Monday, March 20, 2023
HomeDefence‘Make in India has failed in defence sector’ — experts highlight importance...

‘Make in India has failed in defence sector’ — experts highlight importance of self-reliance

Experts at the Military Literature Festival in Chandigarh list why Modi govt's flagship Make in India programme has failed to take off in the defence sector.

Text Size:

Chandigarh: Absence of a clear policy, lack of accountability for defence public sector units and a perennial fund crunch — these are the reasons listed by experts as to why Narendra Modi government’s flagship ‘Make in India’ programme failed to take off in the defence sector.

Former Army chief General (retired) V.P. Malik, Lieutenant General (retired) Arun Sahni and former financial adviser in the defence ministry Amit Cowshish were speaking at a session on ‘Make in India and the Nation’s Security’ at the third edition of the Military Literature Festival organised by the Punjab government in Chandigarh. The festival began Friday and will continue until Sunday.

Talking about being self-reliant in defence, General Malik, who headed the Army during the Kargil war in 1999, said self-reliance was one of the most important lessons India learnt from the conflict.

“Unless we become adequately self-reliant, our national security remains vulnerable,” Malik said.

Giving an example of the importance of self-reliance, Malik said during the Kargil conflict, the Army had ordered for a purchase of two regiments of 155 mm Denel guns from South Africa, but when the weapons were to be delivered, they said they don’t have them.

The former Army chief also gave the example of satellite imagery, which when bought at a huge cost from another country, turned out to be three years old and futile for the forces.

Malik also spoke about weapon-locating radars, which the Army had to buy in 2003 at double the cost of the initial price, but ultimately it did not purchase them after the DRDO promised to develop the radars.

“I don’t think we have adequate accountability in some of our defence organisations like the DRDO (Defence Research Development Organisation),” he said.

“When you give protection to your defence PSUs and do not give adequate assurance to the private sector, it will be discouraged…Then everyone is working in silos and as a result, there is no interaction,” he said, adding that it is a “crucial reason why Make in India has failed to make progress in the defence sector”.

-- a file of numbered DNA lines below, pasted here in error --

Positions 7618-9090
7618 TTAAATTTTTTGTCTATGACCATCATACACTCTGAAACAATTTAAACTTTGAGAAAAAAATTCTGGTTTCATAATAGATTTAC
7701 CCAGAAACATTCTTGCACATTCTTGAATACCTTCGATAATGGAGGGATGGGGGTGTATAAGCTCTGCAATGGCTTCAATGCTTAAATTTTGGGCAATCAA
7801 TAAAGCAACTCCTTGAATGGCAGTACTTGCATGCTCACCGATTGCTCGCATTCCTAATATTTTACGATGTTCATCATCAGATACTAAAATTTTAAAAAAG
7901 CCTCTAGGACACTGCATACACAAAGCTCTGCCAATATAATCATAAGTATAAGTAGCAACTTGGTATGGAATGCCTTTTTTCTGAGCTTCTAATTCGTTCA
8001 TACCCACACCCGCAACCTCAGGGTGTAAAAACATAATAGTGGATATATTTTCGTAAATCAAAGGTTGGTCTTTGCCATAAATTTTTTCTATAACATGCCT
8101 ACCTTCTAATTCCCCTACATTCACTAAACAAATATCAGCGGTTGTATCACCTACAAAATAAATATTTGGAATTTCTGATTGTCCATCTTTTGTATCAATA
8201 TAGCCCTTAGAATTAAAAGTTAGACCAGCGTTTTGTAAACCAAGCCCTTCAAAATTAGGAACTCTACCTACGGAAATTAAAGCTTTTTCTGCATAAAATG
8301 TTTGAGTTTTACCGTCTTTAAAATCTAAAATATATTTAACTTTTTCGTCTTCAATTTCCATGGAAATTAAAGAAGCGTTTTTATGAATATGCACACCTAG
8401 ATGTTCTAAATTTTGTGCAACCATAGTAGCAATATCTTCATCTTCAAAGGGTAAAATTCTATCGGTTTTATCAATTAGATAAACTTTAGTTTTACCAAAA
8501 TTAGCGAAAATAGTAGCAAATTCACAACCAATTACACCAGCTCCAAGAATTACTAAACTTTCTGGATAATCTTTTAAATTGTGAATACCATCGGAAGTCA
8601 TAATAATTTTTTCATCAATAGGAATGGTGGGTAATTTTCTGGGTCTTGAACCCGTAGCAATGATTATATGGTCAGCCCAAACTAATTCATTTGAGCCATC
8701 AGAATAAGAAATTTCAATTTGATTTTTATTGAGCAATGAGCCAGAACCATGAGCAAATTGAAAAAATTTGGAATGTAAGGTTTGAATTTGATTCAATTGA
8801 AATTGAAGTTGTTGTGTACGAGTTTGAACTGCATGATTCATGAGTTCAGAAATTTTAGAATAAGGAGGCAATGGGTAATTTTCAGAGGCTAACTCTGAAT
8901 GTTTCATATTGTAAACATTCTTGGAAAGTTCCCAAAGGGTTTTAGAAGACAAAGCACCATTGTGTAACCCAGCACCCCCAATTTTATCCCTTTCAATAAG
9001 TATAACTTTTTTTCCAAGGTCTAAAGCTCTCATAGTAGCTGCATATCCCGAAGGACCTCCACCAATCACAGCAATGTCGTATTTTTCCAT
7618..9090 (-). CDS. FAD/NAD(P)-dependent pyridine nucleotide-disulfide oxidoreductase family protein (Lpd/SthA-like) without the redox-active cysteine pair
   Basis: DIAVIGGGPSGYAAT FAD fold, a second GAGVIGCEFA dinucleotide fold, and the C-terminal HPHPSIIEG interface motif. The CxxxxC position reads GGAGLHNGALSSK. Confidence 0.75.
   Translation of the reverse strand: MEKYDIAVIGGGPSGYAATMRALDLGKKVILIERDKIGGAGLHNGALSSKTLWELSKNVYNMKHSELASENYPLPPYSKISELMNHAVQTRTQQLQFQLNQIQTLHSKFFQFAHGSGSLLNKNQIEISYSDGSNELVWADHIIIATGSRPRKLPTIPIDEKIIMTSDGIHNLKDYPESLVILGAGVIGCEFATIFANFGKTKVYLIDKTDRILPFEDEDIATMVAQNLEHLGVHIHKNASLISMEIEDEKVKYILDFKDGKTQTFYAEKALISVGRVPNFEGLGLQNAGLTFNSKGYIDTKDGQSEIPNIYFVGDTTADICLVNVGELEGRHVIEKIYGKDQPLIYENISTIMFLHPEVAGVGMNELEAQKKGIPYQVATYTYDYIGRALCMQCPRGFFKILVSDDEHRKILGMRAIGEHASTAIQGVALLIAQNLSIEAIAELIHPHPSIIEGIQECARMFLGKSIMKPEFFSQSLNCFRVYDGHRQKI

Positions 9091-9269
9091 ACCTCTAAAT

He further said the armed forces are always blamed for supporting imports, but added that they have no other alternatives.

‘Make in India started off as a slogan’

Cowshish highlighted the policy lacunae when it comes to implementing ‘Make in India’ in defence. 

“There is no clear policy on ‘Make in India’ in defence. Talking about indigenisation, what is it? Is it cost-saving or import-substitution or innovation? We are not clear,” he said. 

Sahni, meanwhile, said ‘Make in India’ started off as a slogan and “you can have slogans for social causes. But it needed processes and procedures to be rectified. It needs to be opened up.” 

Sahni also said more funds needed to be allocated for the upgrade of military warfare. “We need a more serious approach where accountability is fixed for producing unusable products at the public sector institutions working in the sphere,” he said.

Also read: Defence ministry approves admission of girls to 5 Sainik schools for 2020-21


Subscribe to our channels on YouTube & Telegram

Support Our Journalism

India needs fair, non-hyphenated and questioning journalism, packed with on-ground reporting. ThePrint – with exceptional reporters, columnists and editors – is doing just that.

Sustaining this needs support from wonderful readers like you.

Whether you live in India or overseas, you can take a paid subscription by clicking here.

Support Our Journalism


  1. The babus, netas and their cronies are the ones who’ve ensured that military hardware must be bought from abroad, as it allows them to get their hefty ‘commissions’, which are deposited in secret bank accounts abroad???

  2. First there should be a Make Indians campaign. Then only will Make in India work.

    Engineers and technicians make things. The current training in most Engg. colleges is woeful.

  3. As long as sloganeering and event management remain the core competencies of this government expect no concrete outcomes. After all wasted years under UPA now wasted years under NDA. The more things change the more they remain the same.

  4. It’s the political leaning of the author that decides the way to twist the status of the initiative of defence production being promoted by Modi government. Author has opted for criticising the government to score a political point which is futile in today’s information age. People know even production of toys take time. Unlike Congress’s anti national governments, Modi’s nationalist government has taken initiative for self reliant in defence production. Modi haters have no work other than criticize the government which is meaningless if done with the tone of accusations.

  5. A better outcome was possible over the last five years. Many credible private sector firms had showed interest in entering the defence sector, some have given a good account of themselves. Perhaps one good Rakshi Mantri over the entire five years would have helped. If there is a talent crunch in the ministerial pool, there are almost ninety Secretaries in Delhi. Empower people, trust them, ask them to deliver. Let them play golf occasionally, take the weekends off.

Comments are closed.

Most Popular